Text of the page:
It’s not as Dark as it Seems

sunset-1982166_1280In the part of the world we refer to as “the West,” (primarily Europe and North America), there are many churches struggling to survive. Many are closing their doors every year. Research is sometimes conflicting and results don’t necessarily tell the whole story, but it seems that in some areas, the church is growing faster than it is declining. [1]

Nevertheless, if you are in one of the churches that is declining or in an area of the nation where churches are not thriving, it is easy to become despondent, to wonder what is happening, and to ask how we might fix the problem. These are good questions and there are as many answers as there are questions.

Just in case you are in one of those stagnant or declining churches or one of those areas of the world where the health of the local church is suffering, it might help to lift your eyes and look beyond your own horizon. In fact, it might help you to get on a plane and go see what is happening in other places around the world. If that is not possible, then the next best thing might be to read about what is happening with the church in the rest of the world.

This year, my wife and I are repeating a prayer practice we have used in the past. We always pray for missions and for specific missionaries by name, but this year we areOW Logo praying for the world – for all of the nations and people groups of the world. We will do this by referencing Operation World, a reference book and prayer guide begun by Patrick Johnstone and continued by Jason Mandryk, both part of the interdenominational mission agency, WEC International.

We will actually not be using the book, but will reference the Operation World app, which is available for both Apple and Android products. Each day highlights a part of the world with more information than you can digest, but also includes ideas on how to pray for each people group.

As the year begins, each day’s emphasis is on the world as a whole. The following is an excerpt of the information included on the app for today (January 3). It is positive and uplifting, and hopefully will offer a bit of encouragement to those who are in a struggling church or environment.

The unprecedented harvest of new believers continues across Africa, Asia and Latin America, in contrast to the relative stagnation or decline in the rest of the world. The tables below reveal a remarkable story of a growing, spreading and diversifying Church. The table of statistics shows the relative change of the world’s population for each of the MegaBlocs. Christianity has slightly declined as a percentage of the world’s population since 1900 – only the Protestant, Independent and Marginal MegaBlocs have defied this trend to gain a proportion of the world’s population.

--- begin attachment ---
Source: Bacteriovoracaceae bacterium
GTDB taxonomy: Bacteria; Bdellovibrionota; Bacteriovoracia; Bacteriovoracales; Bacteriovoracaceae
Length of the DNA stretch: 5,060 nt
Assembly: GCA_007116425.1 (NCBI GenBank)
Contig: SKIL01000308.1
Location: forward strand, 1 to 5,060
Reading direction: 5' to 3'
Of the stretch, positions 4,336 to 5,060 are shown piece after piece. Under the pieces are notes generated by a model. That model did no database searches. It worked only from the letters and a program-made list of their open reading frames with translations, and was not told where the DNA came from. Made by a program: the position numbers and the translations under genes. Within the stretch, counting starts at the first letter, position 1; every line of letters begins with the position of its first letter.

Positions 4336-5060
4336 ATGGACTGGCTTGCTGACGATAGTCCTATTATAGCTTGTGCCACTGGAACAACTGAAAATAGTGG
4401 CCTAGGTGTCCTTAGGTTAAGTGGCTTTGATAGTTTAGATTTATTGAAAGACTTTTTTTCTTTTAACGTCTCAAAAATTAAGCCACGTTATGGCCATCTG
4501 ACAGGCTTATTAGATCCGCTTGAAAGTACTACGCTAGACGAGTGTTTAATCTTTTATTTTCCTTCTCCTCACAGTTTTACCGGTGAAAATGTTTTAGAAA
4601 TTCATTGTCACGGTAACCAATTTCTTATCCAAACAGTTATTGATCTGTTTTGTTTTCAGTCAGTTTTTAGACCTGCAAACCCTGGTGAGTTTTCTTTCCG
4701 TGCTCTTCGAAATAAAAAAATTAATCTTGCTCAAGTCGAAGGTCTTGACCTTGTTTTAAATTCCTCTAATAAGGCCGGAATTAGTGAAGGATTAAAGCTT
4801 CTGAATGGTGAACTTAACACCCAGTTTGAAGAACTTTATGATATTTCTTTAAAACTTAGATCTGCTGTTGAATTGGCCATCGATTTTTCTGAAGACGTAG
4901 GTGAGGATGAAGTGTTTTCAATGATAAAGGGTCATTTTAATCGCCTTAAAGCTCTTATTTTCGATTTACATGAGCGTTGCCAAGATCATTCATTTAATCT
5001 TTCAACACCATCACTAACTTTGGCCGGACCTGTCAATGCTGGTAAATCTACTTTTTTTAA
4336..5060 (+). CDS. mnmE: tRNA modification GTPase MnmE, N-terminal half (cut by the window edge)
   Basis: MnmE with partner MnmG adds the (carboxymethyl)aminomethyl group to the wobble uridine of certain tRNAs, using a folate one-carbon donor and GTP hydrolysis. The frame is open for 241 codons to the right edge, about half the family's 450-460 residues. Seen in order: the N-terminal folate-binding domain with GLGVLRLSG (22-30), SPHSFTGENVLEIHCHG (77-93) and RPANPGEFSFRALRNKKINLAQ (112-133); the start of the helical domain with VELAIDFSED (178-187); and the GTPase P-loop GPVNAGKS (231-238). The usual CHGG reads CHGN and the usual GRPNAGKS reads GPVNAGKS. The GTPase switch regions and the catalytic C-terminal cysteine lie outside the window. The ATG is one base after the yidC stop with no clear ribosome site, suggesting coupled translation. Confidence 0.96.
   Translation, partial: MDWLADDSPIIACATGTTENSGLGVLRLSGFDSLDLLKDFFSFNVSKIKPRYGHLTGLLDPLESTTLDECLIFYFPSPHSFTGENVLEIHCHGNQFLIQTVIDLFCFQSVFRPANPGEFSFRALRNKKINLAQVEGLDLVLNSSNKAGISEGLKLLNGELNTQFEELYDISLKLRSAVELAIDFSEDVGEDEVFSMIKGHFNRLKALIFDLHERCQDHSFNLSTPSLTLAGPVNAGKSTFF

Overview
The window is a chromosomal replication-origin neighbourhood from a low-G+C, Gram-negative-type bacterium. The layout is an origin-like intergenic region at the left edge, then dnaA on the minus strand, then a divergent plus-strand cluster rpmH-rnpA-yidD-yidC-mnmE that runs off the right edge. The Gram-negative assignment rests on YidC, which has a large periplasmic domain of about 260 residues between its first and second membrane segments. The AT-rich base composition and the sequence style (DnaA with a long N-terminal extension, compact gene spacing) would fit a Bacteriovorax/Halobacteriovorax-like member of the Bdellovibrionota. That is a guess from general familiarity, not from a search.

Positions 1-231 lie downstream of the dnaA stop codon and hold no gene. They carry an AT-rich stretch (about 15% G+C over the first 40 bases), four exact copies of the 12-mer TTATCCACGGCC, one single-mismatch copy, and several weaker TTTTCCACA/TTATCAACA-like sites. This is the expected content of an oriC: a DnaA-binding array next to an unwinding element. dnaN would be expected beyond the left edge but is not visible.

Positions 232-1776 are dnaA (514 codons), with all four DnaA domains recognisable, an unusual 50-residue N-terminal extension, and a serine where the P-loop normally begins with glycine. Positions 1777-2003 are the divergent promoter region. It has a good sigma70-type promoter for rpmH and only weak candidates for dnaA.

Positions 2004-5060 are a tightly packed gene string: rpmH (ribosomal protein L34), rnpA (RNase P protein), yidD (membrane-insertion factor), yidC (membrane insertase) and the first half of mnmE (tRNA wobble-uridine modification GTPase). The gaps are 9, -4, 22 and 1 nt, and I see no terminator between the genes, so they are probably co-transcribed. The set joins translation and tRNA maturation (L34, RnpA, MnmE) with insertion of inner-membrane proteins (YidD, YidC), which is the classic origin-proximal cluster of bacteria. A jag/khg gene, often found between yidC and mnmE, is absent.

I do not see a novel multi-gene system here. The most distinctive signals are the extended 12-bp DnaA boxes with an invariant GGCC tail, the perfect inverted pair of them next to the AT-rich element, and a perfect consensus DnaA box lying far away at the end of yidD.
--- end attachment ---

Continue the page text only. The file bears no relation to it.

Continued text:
a) Christianity re-affirmed as a global religion. The concept of Christianity as a European “white-man’s religion” is demonstrably a myth. Though sometimes small in number, all but concealed, or mostly members of a minority people group, there are now Christians living and fellowshipping in every country on earth. World mission, globalization and high migration rates have dispersed the Church into every corner of the world, both to previously unevangelized areas and back to traditionally Christian regions where the Church is in sharp decline.

b) The astonishing shift of Christianity’s centre of gravity to the Majority World. The tables reveal that, though Christianity’s percentage in the world population has changed little, the proportions between the Majority World and the West/North have changed dramatically. This is praiseworthy, as hundreds of millions heard the good news for the first time in the past century. It is also an indication that the missionary efforts of the past 200 years have borne incredible fruit, though at times it was slow in coming. Years and generations of prayer and faithful service to the unevangelized world by both missionaries and indigenous Christians have not been in vain.

c) The strength and growth of the Church in lands that now have, or have had in the past, severe persecution. Some examples of places where both persecution and Church growth are prominent include China, India, Sudan, Ethiopia, Vietnam, Iran and Myanmar, to name but a few.


[1] Cover picture credit –


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